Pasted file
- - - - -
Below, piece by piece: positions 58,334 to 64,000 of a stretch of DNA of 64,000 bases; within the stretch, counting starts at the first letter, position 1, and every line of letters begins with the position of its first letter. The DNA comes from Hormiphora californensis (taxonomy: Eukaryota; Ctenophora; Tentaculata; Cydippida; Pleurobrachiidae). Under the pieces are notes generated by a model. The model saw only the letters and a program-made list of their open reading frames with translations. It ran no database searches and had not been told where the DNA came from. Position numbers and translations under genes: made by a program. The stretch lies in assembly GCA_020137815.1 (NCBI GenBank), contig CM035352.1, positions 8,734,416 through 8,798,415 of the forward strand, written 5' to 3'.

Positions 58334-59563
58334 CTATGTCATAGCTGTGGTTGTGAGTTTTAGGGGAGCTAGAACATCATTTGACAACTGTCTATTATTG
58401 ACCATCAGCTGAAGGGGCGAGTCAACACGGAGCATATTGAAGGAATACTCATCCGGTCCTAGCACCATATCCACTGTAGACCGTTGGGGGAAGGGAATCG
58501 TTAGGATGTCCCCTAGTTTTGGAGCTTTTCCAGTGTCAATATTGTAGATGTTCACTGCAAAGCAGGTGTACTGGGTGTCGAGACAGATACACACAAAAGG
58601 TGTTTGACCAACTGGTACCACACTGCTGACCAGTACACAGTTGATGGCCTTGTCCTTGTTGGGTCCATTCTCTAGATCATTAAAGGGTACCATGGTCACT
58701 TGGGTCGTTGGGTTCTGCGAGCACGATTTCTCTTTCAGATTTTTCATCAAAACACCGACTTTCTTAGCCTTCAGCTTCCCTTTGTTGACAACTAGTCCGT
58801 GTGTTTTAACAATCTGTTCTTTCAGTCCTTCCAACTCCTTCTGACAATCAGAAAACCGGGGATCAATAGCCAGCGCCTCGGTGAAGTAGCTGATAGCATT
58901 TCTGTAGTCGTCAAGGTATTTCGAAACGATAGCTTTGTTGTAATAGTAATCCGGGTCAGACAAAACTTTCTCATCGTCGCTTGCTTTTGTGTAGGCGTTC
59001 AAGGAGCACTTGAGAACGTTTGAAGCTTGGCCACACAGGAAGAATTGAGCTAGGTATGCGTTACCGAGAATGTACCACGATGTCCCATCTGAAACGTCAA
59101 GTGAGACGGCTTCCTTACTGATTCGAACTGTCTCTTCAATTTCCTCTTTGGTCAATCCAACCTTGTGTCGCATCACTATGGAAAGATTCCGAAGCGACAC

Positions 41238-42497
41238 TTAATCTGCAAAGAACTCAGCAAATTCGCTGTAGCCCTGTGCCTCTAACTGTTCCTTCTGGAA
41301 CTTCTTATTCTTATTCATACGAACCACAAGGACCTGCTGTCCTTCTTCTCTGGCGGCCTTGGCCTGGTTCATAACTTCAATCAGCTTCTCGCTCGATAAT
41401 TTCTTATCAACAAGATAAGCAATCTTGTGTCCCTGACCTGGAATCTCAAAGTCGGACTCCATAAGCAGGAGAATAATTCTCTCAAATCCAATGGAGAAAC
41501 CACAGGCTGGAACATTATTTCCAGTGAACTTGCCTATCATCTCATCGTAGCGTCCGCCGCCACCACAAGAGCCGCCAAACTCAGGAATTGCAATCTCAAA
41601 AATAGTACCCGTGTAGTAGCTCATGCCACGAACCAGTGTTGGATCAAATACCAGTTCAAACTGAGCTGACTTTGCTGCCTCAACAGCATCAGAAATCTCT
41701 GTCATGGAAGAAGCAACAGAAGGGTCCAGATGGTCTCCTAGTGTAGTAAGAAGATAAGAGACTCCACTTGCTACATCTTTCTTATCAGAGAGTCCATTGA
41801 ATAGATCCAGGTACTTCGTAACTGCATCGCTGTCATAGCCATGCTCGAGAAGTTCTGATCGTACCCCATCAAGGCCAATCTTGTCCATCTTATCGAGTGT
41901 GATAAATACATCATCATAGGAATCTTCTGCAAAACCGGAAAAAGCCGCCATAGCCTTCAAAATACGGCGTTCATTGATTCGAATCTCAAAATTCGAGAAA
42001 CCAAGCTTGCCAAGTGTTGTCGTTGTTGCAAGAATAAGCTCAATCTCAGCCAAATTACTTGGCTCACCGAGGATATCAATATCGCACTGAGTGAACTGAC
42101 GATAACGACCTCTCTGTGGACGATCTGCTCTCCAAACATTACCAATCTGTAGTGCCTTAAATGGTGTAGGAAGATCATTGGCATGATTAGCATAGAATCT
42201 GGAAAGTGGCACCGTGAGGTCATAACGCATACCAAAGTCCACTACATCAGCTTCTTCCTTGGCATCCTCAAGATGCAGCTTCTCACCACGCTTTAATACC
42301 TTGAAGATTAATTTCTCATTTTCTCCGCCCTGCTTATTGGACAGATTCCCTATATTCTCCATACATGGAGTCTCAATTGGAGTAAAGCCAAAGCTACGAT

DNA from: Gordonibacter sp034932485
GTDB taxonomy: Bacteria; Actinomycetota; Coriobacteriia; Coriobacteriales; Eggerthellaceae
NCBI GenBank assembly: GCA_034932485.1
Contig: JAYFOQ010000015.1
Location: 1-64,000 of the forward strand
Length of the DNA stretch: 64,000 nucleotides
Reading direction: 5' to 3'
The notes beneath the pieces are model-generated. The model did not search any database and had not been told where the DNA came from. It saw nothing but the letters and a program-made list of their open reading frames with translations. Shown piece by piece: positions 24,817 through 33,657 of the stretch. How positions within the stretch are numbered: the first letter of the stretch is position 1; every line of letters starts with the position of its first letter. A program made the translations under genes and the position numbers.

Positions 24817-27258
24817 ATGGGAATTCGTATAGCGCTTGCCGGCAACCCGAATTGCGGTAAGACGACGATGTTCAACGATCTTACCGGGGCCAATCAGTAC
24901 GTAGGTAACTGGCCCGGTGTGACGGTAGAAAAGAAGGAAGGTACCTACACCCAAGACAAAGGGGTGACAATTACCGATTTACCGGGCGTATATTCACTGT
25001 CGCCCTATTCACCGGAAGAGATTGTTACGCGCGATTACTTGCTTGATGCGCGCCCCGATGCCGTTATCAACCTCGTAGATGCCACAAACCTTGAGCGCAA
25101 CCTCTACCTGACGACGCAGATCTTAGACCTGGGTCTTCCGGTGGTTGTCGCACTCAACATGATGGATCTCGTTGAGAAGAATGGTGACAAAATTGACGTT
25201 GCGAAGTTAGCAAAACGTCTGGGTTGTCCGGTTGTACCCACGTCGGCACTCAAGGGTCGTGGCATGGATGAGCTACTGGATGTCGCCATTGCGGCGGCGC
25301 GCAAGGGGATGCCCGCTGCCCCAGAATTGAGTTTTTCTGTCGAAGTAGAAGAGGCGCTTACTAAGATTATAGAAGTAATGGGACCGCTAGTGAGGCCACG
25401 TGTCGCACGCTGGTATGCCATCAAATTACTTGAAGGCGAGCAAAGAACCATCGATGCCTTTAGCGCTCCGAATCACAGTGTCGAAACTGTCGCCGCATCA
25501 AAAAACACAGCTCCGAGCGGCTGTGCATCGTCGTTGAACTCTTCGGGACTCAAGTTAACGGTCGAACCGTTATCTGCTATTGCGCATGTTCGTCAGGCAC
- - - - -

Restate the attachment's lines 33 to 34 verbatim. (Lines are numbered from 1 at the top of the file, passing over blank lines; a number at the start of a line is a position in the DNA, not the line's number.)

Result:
Positions 24817-27258
24817 ATGGGAATTCGTATAGCGCTTGCCGGCAACCCGAATTGCGGTAAGACGACGATGTTCAACGATCTTACCGGGGCCAATCAGTAC